Absent the wind, they were swallowed by the ancient stillness of the place. Footfalls, no matter how stealthy, seemed to scrape the walls all around them, echoing off the floor. Drake glanced at Jada and saw the anticipation on her face. His heart raced, and he knew that hers must be hammering. It was still possible that they might be wrong, that the labyrinth would not be found beneath the emperor’s tomb, but he felt the rightness of it and a certain menace in the air. It might have been the menace that truly convinced him they had reached their goal.

Flashlights searched the darkness at the end of the tunnel, where it ran into the base of the Soul Tower, underground. Four of the mercenaries guarded their flank, lights and guns aimed back toward the entrance.

“Mr. Drake,” Henriksen said, gesturing for him to come forward.

Drake and Jada joined Henriksen and Olivia at the horn-shaped opening in the base of the Soul Tower, then slipped through and into a small oval chamber. The walls were constructed of stone blocks, unmarred by paintings or engravings, and the chamber was small enough that with the four of them inside it felt claustrophobic.

Flashlight in one hand, Drake started testing every block with the other hand. He pressed edges and crevices, and Henriksen followed suit. Jada and Olivia joined in. Olivia tried setting her shoulder against a wall, perhaps thinking the whole thing might move. They found no trace of the genius that had gone into using counterweights and perfect balance to create hidden doors and secret passages in the other labyrinths. Unless they were missing something, it was just a room.

“Damn it,” Olivia muttered. “I was so sure.”

“We all were,” Henriksen said.

Jada shook her head. “No. We’ve got to be missing something. Otherwise what purpose does this chamber serve? It’s no ritual space. They built a tunnel to get to it. It’s absurd to think there isn’t something we’re missing.”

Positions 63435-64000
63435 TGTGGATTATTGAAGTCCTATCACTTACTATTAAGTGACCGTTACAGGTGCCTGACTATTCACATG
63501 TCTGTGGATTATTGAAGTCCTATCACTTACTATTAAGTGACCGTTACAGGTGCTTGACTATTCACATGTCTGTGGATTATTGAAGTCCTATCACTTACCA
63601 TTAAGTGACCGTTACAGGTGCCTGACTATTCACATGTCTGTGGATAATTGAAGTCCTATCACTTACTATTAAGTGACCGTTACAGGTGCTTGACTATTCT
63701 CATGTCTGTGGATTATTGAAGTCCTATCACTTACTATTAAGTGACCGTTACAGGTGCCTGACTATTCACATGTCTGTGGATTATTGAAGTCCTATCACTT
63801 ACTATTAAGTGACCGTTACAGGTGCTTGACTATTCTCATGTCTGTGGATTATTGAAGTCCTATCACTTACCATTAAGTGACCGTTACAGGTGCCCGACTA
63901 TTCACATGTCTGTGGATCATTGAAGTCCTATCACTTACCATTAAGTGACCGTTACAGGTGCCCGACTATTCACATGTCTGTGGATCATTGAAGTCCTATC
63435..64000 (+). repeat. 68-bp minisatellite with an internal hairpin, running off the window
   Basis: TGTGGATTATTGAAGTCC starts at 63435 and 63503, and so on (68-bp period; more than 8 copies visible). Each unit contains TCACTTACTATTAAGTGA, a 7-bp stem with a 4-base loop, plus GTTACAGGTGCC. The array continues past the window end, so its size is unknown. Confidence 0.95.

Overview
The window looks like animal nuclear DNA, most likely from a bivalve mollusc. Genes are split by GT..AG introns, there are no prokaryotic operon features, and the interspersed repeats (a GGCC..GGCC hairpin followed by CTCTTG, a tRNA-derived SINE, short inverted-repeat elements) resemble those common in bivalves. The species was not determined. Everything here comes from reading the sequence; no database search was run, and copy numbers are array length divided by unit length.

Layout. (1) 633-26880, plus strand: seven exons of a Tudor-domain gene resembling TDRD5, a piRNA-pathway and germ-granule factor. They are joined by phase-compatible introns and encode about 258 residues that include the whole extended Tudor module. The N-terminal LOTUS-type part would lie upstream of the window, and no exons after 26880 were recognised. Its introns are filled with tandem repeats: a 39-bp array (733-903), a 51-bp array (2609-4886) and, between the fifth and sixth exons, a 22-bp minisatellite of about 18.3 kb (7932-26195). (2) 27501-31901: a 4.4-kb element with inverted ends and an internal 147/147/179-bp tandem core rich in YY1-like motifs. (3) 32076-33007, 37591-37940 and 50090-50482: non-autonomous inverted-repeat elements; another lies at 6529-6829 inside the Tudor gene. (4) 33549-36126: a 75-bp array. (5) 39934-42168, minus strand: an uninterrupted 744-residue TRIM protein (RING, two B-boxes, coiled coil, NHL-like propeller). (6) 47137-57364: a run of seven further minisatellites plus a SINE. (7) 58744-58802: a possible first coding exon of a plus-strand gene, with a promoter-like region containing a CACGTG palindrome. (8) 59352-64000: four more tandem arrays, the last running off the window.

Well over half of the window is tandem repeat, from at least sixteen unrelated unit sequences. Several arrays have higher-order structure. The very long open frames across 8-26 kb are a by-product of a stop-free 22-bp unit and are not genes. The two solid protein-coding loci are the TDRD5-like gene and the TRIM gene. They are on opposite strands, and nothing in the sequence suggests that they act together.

“The geomagnetic survey showed crevices in the mound and in this tunnel,” Henriksen said. “Maybe there’s an entrance near one of those. Whether the labyrinth is here or not, there’s no question the emperor’s tomb is, so we’ve got to find a way in.”

Drake shined his flashlight along the base of the wall, all around the chamber, frowning deeply. He examined the floor, which had been made of the same stone blocks as the walls. Some of the stones seemed to go beneath the walls, as though they continued on the other side, which made sense if the entrance was in one of the walls.

He got on his hands and knees and ran his fingers along the crease between floor and wall on the north side of the small room. The wall definitely sat on top of the stone blocks that made up the floor. Flashing his light around, he realized that the same was true on the eastern and southern walls.

“You’ve got something,” Jada said. “What is it?”

Drake stood and rushed from the tiny chamber, nearly colliding with Corelli, who had been standing just outside, watching the proceedings.

“Watch yourself, moron,” Corelli growled.

“Back up,” Drake snapped at him. He waved his light at Perkins and the goon squad. “All of you, give me room.”

They obliged, and he stood just outside the room, using the flashlight to study the horn-shaped entry and the walls around it. The stones just above the point of the horn were a variety of shapes, as if they were remnants of quarried rock put into place solely because they would fit together. But six inches above the point was a stone that had a roughly octagonal shape. It wasn’t perfect, but studying it now, he felt sure the shape could not be an accident. At first none of them had noticed because they had been searching for an engraving, as they’d found in the other labyrinths.

Drake looked into the chamber again, stared at the floor, and gestured toward Jada.

“Come out of there,” he said. “All of you.”

Jada and Henriksen did as he asked, and he stood aside to let them pass. Olivia frowned. She didn’t seem to like the idea of Drake telling her what to do. After a moment, though, she followed her boss out of the chamber. For the moment, they were all still sharing the same goal.

He turned to Perkins and Corelli.

“Give me a boost?”

Corelli sneered. “I’ll give you a boost, all right.”